UBC Theses and Dissertations
Flow routing model for upper Indus river (Pakistan) Hashmi, Danial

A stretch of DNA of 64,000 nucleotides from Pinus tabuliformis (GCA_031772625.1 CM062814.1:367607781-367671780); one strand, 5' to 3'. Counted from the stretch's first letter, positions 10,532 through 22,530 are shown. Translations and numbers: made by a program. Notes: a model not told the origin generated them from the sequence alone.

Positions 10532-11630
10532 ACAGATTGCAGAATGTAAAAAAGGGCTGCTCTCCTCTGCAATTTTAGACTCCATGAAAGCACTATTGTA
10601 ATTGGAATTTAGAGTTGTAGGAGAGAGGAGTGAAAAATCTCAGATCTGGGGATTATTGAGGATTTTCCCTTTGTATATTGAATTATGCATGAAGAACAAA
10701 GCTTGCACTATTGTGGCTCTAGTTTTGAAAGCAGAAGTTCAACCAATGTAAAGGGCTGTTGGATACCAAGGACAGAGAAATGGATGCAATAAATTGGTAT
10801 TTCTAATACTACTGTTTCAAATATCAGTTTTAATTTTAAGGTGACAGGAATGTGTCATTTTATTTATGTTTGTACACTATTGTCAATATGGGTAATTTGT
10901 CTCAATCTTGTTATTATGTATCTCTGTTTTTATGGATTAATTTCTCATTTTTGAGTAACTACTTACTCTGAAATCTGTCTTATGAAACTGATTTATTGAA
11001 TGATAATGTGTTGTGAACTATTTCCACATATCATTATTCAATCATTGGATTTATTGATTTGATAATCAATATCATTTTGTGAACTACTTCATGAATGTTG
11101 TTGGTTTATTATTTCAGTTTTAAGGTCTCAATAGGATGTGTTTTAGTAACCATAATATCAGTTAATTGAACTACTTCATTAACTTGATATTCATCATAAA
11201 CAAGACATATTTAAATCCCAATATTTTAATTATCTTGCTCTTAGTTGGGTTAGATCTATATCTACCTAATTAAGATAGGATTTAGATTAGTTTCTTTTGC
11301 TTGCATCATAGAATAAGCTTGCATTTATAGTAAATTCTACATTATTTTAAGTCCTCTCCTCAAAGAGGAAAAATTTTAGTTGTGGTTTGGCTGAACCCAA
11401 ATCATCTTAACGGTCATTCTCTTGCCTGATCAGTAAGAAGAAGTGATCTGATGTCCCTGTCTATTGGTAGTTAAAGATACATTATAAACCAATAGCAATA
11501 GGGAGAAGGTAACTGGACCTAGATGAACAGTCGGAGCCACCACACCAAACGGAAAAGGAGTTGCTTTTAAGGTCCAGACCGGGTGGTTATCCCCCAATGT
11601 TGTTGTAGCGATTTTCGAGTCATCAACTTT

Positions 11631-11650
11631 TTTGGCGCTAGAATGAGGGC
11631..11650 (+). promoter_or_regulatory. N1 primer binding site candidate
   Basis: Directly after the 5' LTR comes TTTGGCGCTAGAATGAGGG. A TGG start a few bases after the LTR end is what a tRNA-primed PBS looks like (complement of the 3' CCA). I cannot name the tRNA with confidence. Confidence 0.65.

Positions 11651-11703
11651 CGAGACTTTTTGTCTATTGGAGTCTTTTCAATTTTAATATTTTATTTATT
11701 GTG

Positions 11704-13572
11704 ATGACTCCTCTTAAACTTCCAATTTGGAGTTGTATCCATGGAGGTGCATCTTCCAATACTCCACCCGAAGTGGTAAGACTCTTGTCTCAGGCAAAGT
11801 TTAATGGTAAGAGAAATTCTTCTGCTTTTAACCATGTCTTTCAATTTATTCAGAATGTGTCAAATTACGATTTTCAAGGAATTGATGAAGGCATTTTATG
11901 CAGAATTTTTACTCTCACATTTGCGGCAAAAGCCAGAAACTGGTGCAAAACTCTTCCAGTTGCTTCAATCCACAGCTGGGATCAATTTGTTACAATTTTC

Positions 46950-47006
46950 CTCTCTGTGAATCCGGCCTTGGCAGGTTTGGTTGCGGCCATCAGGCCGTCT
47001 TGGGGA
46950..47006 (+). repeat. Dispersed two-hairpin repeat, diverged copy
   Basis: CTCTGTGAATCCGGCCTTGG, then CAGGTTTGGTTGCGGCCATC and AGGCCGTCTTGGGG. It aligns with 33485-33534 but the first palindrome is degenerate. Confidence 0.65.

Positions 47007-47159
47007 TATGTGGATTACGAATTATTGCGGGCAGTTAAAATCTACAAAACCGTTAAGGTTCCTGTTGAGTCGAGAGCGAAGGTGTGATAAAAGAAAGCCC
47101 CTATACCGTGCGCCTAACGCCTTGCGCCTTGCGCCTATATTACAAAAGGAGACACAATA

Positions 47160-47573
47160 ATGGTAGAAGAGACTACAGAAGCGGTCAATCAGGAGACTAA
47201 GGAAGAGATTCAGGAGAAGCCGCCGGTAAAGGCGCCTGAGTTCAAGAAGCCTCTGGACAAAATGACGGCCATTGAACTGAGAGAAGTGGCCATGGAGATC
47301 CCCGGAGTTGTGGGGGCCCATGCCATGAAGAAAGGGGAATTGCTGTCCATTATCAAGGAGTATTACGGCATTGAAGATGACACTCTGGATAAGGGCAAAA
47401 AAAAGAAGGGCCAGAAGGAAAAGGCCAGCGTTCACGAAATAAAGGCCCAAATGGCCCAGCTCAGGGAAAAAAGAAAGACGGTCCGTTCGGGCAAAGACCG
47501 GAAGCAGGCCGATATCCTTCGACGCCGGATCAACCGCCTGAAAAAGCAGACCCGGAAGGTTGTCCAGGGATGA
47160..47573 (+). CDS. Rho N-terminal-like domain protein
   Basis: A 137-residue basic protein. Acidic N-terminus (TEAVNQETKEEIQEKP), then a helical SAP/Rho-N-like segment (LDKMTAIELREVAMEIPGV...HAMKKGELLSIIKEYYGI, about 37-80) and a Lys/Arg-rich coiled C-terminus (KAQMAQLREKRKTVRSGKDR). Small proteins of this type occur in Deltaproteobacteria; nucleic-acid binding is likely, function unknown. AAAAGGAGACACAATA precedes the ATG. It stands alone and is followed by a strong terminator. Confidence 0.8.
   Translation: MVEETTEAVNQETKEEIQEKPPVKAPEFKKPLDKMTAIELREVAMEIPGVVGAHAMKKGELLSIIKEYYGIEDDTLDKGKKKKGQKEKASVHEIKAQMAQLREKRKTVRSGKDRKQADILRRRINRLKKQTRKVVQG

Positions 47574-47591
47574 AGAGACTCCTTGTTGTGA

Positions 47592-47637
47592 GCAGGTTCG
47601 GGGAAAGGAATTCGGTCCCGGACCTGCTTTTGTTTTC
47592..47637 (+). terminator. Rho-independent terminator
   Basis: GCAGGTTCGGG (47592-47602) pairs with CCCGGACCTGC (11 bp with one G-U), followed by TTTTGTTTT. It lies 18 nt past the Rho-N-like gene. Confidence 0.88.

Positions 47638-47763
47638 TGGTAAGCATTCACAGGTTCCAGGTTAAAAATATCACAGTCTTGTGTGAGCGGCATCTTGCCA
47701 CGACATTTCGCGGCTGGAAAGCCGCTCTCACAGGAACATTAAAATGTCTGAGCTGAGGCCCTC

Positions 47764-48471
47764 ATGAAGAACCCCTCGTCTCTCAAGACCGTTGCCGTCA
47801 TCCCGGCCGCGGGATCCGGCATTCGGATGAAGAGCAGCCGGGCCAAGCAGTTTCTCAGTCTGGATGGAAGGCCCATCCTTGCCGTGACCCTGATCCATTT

For the flow forecasting of the Upper Indus Basin (UIB) Pakistan, it is observed that large quantities of ungauged lateral flows enter many sections of the Indus River system during the monsoon and the snow melt season. The river is steep, flow travel times are short, and the data are currently available only on a mean daily flow basis. There are very few gauging stations and the travel time between them is less than a day, so that standard routing procedures such as the Muskingum method was difficult to apply because of the large amount of ungauged lateral flows entering the main channel. Calibrating the Muskingum model was therefore difficult because of the ungauged lateral flows, and also because the coefficients used in the Muskingum method are a function of routing period and vary considerably when the routing period is less or greater than the travel time. There was a need for a model which could not only route the flows through the Upper Indus reaches but also could link all the sub basins contributing to the Indus flows. The whole UIB is divided into reaches, and a digital computer Link Model is developed which links these reaches and routes the flows through these reaches using the flow routing method developed by Quick and Pipes. The Link Model adds the known lateral flows to the main channel flows and also calculates the ungauged lateral flows if the stream gauging data for the downstream station is known. This Model can easily be interfaced with the UBC Watershed Model, which forecasts the land phase of the flow and the total system of models can be used for flow forecasting of UIB. The routing method adopted is very flexible and easy to calibrate, because the principal feature of the routing method is that the routing coefficients are determined directly from the stage-discharge and area-discharge measurements at the gauging stations, so the method is pre-calibrated before commencing routing, and therefore avoids the problem of accounting for ungauged lateral inflows. The model has been tested on a 400 km segment of the main stem Upper Indus River, which lies above Tarbela dam i.e, between Besham Qila and Kachura gauging stations Fig (5.1). and was found satisfactory. Given the required data the Model can be used in any similar system.
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